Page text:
Alternative for Germany

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Right-Wing Populists Eye German State Elections as Springboard to National Power

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Bernd Lucke, who leads the party "Alternative for Germany," speaking at a press conference in Berlin in July.
  • Why it matters

    Why it matters

    Political success for Alternative for Germany could force Chancellor Angela Merkel’s Christian Democrats shift to the right and make Berlin more skeptical toward Europe’s single currency, the euro.

  • Facts

    Facts

    • AfD leader Bernd Lucke has a seat in the European Parliament, but his real goal is growing and consolidating power in Germany.
    • The party has positioned itself to the right of the Christian Democratic Union with calls for stronger border protections and an end to gender-based quotas.
    • The euroskeptic party likens itself to Britain’s Conservatives on European issues rather than UKIP.
  • Audio

    Audio

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Bernd Lucke likes to lecture audiences for hours on end.

That’s what he used to do in his old job as economics professor at Hamburg University and, later, on his tours through Germany during the European Parliament election campaign. Now, the leader of the right-wing populist party Alternative for Germany, or AfD by its German acronym, is just one of 751 members of the European Parliament and his speeches are limited by parliamentary rules to just two minutes.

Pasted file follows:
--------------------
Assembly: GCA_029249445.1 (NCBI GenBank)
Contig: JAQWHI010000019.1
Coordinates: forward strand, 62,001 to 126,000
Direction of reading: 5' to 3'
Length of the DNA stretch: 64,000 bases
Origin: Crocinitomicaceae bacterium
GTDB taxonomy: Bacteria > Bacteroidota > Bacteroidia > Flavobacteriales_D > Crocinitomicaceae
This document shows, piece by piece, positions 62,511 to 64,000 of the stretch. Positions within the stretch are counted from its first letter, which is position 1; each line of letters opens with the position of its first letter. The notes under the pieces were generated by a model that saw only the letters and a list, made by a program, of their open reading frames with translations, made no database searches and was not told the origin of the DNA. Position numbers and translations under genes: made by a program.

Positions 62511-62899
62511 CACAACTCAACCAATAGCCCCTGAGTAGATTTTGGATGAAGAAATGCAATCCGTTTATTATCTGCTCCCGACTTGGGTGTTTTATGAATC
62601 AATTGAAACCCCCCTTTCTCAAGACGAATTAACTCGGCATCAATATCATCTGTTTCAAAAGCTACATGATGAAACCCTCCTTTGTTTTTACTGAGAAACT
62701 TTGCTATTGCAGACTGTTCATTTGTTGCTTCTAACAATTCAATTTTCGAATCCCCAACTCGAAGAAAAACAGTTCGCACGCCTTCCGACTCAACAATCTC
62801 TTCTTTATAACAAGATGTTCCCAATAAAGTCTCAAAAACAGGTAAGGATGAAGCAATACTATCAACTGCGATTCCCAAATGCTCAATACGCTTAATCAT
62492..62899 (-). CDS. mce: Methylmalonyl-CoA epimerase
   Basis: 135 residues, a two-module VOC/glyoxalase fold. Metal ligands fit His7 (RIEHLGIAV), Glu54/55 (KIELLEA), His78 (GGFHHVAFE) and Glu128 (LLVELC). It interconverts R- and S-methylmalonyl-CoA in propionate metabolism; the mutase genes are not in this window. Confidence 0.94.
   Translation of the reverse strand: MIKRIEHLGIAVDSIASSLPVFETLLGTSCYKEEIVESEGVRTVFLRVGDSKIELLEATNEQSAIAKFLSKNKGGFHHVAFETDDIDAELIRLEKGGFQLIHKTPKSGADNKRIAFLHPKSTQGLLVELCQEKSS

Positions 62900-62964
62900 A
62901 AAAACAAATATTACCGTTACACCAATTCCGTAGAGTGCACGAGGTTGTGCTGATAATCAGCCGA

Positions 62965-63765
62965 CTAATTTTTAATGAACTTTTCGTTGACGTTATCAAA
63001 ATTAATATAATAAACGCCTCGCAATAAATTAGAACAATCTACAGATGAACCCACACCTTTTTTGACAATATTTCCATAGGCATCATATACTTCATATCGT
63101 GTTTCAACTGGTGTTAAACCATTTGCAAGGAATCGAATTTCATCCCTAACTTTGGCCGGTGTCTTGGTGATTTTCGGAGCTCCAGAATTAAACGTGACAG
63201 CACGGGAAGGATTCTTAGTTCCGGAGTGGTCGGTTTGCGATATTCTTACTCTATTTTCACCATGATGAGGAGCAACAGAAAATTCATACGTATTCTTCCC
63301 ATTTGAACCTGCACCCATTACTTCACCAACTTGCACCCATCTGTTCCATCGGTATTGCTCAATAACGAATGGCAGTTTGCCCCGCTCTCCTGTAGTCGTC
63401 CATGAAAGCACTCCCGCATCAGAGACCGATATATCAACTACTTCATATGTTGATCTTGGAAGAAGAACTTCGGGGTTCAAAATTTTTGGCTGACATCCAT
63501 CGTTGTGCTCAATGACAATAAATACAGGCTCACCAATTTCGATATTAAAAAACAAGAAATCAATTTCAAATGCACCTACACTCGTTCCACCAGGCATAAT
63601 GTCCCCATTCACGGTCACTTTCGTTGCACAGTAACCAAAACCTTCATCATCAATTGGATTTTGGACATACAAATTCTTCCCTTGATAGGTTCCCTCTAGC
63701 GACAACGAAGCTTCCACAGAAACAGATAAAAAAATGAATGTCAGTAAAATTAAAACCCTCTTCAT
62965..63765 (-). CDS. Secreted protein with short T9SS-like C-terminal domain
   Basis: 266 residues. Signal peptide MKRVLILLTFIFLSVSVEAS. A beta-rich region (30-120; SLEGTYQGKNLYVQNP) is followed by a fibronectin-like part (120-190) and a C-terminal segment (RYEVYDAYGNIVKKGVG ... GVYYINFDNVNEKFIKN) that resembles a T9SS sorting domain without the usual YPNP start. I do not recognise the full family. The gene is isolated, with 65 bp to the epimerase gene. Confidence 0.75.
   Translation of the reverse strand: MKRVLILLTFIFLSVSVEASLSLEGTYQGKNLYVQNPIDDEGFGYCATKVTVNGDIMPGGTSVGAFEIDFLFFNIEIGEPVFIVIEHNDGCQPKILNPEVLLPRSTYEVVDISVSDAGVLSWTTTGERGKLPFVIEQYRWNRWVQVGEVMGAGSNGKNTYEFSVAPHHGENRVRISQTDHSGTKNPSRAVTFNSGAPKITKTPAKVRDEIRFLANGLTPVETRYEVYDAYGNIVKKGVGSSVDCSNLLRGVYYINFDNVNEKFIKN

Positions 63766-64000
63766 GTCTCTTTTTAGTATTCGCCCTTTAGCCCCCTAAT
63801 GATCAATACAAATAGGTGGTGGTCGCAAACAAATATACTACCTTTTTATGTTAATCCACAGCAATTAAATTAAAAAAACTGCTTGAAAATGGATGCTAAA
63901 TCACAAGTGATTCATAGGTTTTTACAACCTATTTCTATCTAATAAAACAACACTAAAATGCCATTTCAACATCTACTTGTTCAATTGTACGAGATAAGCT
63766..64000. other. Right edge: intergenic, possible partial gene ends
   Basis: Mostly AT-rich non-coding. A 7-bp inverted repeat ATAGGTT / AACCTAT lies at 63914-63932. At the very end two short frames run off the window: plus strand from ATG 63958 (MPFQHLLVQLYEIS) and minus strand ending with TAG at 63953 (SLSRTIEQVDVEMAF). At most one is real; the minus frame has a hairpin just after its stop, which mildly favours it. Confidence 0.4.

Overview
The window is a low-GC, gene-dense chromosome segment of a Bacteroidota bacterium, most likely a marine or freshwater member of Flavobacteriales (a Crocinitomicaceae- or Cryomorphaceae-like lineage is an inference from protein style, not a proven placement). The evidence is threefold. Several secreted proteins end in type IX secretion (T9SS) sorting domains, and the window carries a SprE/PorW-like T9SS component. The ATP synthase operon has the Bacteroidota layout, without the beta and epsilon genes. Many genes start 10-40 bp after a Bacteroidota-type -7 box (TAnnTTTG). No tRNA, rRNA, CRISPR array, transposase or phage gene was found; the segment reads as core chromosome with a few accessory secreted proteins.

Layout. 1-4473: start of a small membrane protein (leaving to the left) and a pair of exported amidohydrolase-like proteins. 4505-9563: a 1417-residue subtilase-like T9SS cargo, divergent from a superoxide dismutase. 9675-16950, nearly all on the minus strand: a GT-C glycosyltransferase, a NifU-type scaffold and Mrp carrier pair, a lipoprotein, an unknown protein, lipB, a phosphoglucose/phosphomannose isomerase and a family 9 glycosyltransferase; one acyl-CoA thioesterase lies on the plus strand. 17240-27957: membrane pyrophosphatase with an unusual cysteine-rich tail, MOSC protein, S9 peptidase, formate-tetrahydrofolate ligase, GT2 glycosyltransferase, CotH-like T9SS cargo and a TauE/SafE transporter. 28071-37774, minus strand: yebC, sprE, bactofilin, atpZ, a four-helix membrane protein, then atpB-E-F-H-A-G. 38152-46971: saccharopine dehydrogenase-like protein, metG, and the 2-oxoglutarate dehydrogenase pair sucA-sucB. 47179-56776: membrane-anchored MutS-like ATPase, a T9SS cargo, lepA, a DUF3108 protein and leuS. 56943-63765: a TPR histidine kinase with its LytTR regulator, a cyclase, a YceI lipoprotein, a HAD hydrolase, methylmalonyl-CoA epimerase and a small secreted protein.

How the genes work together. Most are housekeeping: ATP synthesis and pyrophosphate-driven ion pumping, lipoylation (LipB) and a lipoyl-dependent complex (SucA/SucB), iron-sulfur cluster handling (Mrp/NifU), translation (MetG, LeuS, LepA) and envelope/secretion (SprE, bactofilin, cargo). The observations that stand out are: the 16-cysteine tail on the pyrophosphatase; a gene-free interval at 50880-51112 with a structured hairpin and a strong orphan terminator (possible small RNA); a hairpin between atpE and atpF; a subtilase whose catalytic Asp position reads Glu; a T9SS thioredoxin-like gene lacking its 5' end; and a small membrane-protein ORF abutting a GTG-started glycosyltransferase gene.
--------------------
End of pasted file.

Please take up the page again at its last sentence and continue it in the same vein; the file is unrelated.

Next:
He looks somewhat lost among all the black armchairs in this huge chamber, which is plunked on the edge of Strasbourg like an over-sized egg. It’s the middle of July and he is making one of his first appearances on the European stage discussing youth unemployment. “The (European) Commission is closing its eyes to the fact that it is the single European currency which is ruining the future perspectives of young people,” Mr. Lucke said.

This won’t be the last time parliamentarians in Brussels and Strasbourg will be hearing statements like that.

A common currency and the problems associated with its creation were the motivation for Mr. Lucke to form his euroskeptic party in 2013. The 51-year-old and his six AfD colleagues in the European Parliament demand countries such as Italy and Greece be allowed to leave the currency union. Driven by the party’s constant criticism of the euro, the AfD narrowly missed gaining a foothold in the Bundestag, the German constitutional and legislative body, in the 2013 elections, but in May this year, it secured seats in the parliament after winning 7 percent of the vote.

Mr. Lucke now seeks to duplicate that success in German state elections.

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